Wrong.  As I stopped and stood straddling my bicycle, the pound hound went for flesh.  Sharky’s canines ripped through my brand new Target shorts and latched onto my left quadricep.  Ouch.  While I froze in disbelief, Sharky went for blood.  Luckily for me, the neighbor pulled Sharky away before her teeth broke skin.   The encounter did leave a nasty bruise about two inches in diameter.  I’m recovering.

The following week, while watering my Japanese iris, I heard them about the same time as one of a swarm of yellow jackets stabbed me on top of my right hand.  Again, ouch.  Recalling my tango with last year’s swarm, I immediately dropped the watering can. With arms flailing, I pranced like a drunken body snatcher across the front yard. My neighbors, who were taking their evening stroll, stopped for the show.

The venom from the sting caused my hand and wrist to swell.  For two days, it looked as though I was wearing one red boxing glove, Michael Jackson style.  My husband exacted revenge by pouring gasoline down into their underground nest.  No doubt they will be back to fight another day.

So it is with great caution that I step into my favorite time of year.  No walking through tall grass without my boots to protect me from chigger or snake bites.  Give all wild vines growing out of control a wide berth.  (Does poison ivy have three or four leaflet clusters?)  While at the beach, stay away from all warm, salty water least the jellyfish find me and don’t even think about going into the ocean when the evil Under Toad has been sighted just off shore. Wear my slaps at all times to keep abandoned and rusted fish hooks, nasty dagger deck splinters, and unyielding glass bits from making a soft landing in my naked heels.

PF50 sunscreen, check. Hat and long sleeved shirt, check.  Citronella candles, check.

Summertime, bring it on!

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Memorial Day, 2012


Memorial Day originated from the commemoration of the fallen American Civil War Union soldiers and has evolved into a US Federal holiday which pays tribute to all American soldiers who have died in our wars.

This week let us remember in our hearts the families of the young men and women lost in Afghanistan and Iraq, for time has not run its course to soothe the pain of their loss.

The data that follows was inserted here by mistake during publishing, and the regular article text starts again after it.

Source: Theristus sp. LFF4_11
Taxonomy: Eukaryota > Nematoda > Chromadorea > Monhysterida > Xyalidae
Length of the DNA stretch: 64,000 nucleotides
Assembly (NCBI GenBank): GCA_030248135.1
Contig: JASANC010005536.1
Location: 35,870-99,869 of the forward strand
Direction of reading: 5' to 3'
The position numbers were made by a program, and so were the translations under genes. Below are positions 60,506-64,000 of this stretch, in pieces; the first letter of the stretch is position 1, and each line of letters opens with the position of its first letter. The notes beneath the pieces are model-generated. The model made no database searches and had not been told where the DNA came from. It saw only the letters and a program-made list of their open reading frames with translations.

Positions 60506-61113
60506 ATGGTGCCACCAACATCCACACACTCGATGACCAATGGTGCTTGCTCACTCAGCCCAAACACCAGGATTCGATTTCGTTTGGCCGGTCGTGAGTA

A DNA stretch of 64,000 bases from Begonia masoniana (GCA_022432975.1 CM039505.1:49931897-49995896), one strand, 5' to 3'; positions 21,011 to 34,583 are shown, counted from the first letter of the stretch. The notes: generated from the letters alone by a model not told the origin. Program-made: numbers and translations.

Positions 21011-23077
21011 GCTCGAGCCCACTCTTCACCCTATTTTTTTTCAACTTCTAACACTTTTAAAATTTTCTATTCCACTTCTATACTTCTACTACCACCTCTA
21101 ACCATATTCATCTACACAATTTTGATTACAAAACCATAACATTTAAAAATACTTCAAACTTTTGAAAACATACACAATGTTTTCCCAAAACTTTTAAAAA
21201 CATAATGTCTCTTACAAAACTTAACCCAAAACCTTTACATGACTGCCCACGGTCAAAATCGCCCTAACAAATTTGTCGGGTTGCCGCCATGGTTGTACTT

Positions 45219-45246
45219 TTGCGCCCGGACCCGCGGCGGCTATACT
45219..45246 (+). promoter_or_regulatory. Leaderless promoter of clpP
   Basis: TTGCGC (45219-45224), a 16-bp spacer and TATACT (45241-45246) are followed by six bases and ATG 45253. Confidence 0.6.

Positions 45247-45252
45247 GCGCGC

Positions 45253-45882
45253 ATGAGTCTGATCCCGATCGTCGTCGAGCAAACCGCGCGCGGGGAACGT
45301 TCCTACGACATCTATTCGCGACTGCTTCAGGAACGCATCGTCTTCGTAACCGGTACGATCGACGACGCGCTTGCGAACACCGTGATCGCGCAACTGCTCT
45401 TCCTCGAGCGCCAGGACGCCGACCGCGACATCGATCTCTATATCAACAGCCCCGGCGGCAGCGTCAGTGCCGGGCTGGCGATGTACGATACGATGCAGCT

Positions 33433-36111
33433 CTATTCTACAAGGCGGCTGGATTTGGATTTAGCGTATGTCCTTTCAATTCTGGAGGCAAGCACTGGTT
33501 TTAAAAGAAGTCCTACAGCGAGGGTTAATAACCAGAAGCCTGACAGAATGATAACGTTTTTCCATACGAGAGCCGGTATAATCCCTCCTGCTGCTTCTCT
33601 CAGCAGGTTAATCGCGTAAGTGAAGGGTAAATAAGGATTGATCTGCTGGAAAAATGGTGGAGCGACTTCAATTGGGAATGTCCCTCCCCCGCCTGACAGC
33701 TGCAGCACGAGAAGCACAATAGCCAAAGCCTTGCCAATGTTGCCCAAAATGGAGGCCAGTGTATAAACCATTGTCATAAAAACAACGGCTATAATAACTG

Unbroken: A World War II Story of Survival, Resilience, and Redemption is one American soldier’s daunting tale of how he survived the physical cruelties of war and of how he barely made it through the mental battles after he came home.

Laura Hillenbrand does an excellent job of drawing out the suspense of this man’s travails.  Just when you think that Louie Zamperini is on his way to the sunny side of the street, she reveals another traumatic and impossible experience he had to endure.

Mr. Zamperini is an example of human evolution. While those around him focused on destroying their enemy, he focused on what was impeding his ability to move forward; racing to win a sporting event while being attacked on the track, thinking like a shark to keep from being eaten by one, and forgiving those who starved him of food and robbed him of his dignity. Let’s hope that someday every human will think as he does.  Then, there will be no more wars and we will have only the soldiers of a distant past to remember.

Doris P Nutter (d.2012) and William C Powell (d.2005)

Like Mr. Zamperini, two of my father’s siblings served in World War II and returned home to us to live long, meaningful lives.

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Beach Reading for Summer 2012


Here’s This Common Reader’s book list for beach reading this summer.

For the guys. On summer break between my junior and senior years at college, I was introduced to George MacDonald Fraser’s Flashman series by a friend who wore a Prince Albert beard and dated a beautiful woman of middle-eastern heritage.  While reading the series, I imagined the couple as time travelers visiting me from the 19th century English colonies of India and Afghanistan where Englishman Harry Paget Flashman skirmished with the locals.

Flashman, the Captain Jack Sparrow of the 11th Regimen of the Light Dragoons, is a bully, a rogue, a scalawag and defiler of women.  In other words the most stereo-typical rendition of the naughty English gentleman there is.   But at the end of each story, somehow and not by his own cunning, Flashman lands as hero and liberator.   Unlike Captain Jack Sparrow, Flashman rarely risks life or limb to save others.  He is an ‘all for oneself’ kind of guy.

Fraser’s character was inspired by a younger Flashman in Thomas Hughes’ Tom Brown’s School Days.  Some say that Tom Brown’s School Days also inspired J. K. Rowling’s Harry Potter series, but I digress.

Like James Bond, Flashman was a man’s man and misogynistic to a fault.  Perhaps this is why Hollywood hired his creator to pen the screen play for the Bond movie Octopussy.   Guys, this one’s for you.

For the girls. If the beach trip is for two weeks, lucky you; consider the thousand page paper weight Forever Amber by Kathleen Winsor (published in 1944 and labeled as scandalous).  The Ruler of Romance Barbara Taylor Bradford touts this book as the standard of measure for all things hot and steamy in merry ole 17th century England.

For shorter trips to the beach consider  The Late, Lamented Molly Marx: A Novel by Sally Koslow.  Ms. Koslow uses her skills as a ladies’ magazine editor to pen a nosegay about the transcendence of all kinds of love.  Her prose is as rich as any cheese cake or ice cream sundae you’ll have while on vacation.

For the weekender, take up Sarah Wendell and Candy Tan’s Beyond Heaving Bosoms.  Reading its subtitle requires no explanation of what the book is about: The Smart Bitches’ Guide To Romance Novels.  Girls, stay under the umbrella and happy reading.